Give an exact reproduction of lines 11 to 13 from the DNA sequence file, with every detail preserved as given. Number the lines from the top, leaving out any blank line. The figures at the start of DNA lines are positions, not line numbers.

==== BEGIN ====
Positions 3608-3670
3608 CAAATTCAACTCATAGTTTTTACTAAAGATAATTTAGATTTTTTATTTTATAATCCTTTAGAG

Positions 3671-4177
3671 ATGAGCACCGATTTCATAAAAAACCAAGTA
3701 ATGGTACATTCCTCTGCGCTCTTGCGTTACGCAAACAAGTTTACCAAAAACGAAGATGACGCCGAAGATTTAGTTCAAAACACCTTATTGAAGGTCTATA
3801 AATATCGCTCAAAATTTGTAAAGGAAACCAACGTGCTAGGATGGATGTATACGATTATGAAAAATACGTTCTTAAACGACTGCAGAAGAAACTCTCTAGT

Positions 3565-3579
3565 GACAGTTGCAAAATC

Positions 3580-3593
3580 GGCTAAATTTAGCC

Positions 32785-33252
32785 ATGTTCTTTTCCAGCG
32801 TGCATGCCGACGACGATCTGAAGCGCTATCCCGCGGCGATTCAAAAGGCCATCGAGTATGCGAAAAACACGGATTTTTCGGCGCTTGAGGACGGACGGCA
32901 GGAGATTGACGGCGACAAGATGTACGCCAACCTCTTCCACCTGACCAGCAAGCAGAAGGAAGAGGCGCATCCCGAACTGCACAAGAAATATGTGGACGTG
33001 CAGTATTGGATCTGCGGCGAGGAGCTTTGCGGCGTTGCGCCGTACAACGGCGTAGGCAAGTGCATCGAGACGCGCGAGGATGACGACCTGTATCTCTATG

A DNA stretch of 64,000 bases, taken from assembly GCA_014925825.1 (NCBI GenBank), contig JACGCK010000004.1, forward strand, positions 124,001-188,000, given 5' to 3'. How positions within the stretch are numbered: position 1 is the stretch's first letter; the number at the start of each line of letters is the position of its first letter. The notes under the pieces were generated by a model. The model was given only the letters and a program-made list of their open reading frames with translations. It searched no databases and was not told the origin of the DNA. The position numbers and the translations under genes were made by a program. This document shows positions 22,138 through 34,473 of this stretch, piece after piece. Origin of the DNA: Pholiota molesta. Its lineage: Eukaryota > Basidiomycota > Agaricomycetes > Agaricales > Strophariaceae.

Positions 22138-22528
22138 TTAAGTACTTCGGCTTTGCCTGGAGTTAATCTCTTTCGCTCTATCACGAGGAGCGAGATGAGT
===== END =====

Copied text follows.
Positions 32785-33252
32785 ATGTTCTTTTCCAGCG
32801 TGCATGCCGACGACGATCTGAAGCGCTATCCCGCGGCGATTCAAAAGGCCATCGAGTATGCGAAAAACACGGATTTTTCGGCGCTTGAGGACGGACGGCA